A month after winning the special election in the 18th Congressional District, U.S. Rep. Conor Lamb (D - Mt. Lebanon), now faces a new drama on a new stage.
With a new congressional map ordered by the state Supreme Court in February, the Democrat now lives in the 17th District to the north and west of Pittsburgh, where he hopes to run against sitting Congressman Keith Rothfus (R - Sewickley) in November.
Falling almost entirely within Rothfus’ current district, the 17th is largely new territory for Lamb. But, the former federal prosecutor said he said he’ll stick to the approach he took to the special election in March, with its emphasis on congressional dysfunction and economic issues.
“Most western Pennsylvanians are facing the same basic issues,” Lamb said.
Lamb hopes to win over voters like Pat Kleigleng, a resident of Economy Borough in Beaver County. Bundled up at a track meet at Blackhawk High School in Beaver Falls, Kleigleng said she’s already quite familiar with Lamb.
“I couldn’t wait until this special election was over because I was tired of hearing the same ads over and over,” Kleigleng said. “And, we’re not even involved in it because we’re a different district.”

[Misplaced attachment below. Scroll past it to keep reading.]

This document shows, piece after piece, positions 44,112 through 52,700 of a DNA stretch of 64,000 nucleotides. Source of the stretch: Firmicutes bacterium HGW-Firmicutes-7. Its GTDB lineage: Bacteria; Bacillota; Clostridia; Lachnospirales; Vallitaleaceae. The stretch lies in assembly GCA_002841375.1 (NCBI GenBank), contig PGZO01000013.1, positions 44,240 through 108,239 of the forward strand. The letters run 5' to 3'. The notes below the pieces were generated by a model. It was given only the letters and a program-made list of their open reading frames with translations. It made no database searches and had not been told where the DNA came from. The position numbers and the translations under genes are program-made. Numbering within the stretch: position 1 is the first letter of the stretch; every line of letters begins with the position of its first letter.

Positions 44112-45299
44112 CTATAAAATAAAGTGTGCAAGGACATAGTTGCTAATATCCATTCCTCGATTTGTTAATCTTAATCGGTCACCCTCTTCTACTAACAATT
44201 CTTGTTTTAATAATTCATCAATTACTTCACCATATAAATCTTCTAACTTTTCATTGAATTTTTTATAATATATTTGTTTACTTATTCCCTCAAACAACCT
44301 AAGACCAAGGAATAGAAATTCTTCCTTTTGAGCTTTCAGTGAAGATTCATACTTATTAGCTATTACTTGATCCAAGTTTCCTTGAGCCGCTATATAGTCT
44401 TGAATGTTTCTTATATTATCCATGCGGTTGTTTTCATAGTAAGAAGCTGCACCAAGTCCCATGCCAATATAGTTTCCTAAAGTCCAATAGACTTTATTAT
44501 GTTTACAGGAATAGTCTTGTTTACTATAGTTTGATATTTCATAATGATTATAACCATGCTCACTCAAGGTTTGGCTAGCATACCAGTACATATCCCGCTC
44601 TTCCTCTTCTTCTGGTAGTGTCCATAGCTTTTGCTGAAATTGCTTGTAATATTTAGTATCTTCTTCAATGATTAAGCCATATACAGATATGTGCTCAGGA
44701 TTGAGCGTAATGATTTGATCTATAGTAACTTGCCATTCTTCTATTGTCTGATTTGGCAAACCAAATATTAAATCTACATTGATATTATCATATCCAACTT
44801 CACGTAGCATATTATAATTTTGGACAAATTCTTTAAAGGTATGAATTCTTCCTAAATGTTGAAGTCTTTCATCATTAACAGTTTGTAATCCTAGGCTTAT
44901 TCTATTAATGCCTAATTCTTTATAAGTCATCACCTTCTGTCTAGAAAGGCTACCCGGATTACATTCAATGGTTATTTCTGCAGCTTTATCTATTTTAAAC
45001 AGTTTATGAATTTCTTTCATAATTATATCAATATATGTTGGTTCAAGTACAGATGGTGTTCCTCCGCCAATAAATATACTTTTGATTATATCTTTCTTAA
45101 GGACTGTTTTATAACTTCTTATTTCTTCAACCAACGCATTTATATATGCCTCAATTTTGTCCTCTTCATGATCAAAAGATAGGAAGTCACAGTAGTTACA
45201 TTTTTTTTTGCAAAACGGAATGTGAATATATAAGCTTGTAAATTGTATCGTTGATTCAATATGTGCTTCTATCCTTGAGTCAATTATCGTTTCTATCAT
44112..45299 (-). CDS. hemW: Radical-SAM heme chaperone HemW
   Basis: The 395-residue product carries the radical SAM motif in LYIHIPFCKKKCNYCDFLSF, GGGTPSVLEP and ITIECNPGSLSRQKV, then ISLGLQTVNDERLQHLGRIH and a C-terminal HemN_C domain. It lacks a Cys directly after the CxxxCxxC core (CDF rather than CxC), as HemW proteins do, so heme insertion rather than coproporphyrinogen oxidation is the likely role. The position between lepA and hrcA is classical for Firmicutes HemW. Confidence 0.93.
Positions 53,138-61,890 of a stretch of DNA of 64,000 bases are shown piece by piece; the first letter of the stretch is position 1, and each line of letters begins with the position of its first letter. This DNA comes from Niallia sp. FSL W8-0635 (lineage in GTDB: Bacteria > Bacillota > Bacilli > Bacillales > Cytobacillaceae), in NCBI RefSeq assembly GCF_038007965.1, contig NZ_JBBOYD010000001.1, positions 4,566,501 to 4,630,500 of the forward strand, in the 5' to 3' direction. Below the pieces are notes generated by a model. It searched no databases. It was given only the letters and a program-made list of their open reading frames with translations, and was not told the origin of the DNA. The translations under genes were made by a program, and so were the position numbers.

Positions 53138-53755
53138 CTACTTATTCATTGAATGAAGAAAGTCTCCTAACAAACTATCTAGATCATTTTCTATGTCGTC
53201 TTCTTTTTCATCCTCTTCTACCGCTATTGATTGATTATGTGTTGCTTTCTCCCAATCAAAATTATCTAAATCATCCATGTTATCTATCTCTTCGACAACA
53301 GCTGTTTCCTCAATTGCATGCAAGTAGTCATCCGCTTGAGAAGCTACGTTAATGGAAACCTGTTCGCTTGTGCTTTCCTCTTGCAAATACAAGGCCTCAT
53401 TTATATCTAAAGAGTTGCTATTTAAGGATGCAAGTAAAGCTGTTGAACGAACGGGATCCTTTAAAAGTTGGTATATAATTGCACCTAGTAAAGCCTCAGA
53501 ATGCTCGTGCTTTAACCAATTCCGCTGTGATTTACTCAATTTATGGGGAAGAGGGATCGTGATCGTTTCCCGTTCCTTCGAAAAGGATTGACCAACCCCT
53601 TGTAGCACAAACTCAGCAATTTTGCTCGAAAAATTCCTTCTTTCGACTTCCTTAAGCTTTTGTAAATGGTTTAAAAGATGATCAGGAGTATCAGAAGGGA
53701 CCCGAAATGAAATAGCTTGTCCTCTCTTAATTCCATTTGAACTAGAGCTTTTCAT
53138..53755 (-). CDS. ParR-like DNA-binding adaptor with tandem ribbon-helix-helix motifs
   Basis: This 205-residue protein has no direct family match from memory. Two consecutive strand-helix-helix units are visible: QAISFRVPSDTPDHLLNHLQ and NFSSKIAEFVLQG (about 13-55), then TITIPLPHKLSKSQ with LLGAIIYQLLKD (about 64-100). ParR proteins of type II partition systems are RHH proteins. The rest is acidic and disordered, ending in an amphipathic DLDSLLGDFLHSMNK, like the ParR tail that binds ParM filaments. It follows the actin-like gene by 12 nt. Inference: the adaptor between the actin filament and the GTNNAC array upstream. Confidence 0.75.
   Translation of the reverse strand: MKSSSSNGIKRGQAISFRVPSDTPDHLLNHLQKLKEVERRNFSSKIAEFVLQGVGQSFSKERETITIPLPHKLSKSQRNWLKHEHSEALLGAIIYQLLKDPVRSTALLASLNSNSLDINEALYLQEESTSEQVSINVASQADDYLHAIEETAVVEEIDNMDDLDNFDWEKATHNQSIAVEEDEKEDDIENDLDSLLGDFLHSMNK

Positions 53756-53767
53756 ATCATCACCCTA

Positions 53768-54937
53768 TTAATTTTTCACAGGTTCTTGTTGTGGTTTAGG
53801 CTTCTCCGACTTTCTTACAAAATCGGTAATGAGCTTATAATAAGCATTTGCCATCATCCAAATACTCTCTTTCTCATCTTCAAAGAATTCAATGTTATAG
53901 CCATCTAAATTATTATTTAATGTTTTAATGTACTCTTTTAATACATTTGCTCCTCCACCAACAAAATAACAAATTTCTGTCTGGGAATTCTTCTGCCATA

Under the new lines, Kleigleng now lives in the 17th District.
A Democrat, Kleigleng voted for President Trump in 2016. She worries Lamb will align with Democratic lawmakers, who she thinks have been too quick to write off the president.
“I’m not sure this Lamb - I don’t know. I like to see young people, but he just - I’m not totally convinced yet,” Kleigleng said.
The retired registered nurse said she might just wait to vote in the general election, when she could go for Rothfus. She said she's voted for him in past elections.
Potential Incumbent Showdown
When the state’s high court reconfigured the congressional map, the 17th lost the rural stretches that Rothfus had come to count on as a Tea Party Republican. Previously numbered the 12th, the district extended from Beaver County more than 100 miles east to Cambria and Somerset counties. It was considered safe for Rothfus.
Despite the new lines, Rothfus said he can prevail in the midterm by focusing on a pro-growth agenda. Unlike Lamb, the three-term congressman is a big proponent of the GOP tax bill. He said it will create jobs.
“I think you do have that binary choice: do we want to go down the path of more government and higher taxes, or more jobs and higher wages?” Rothfus said.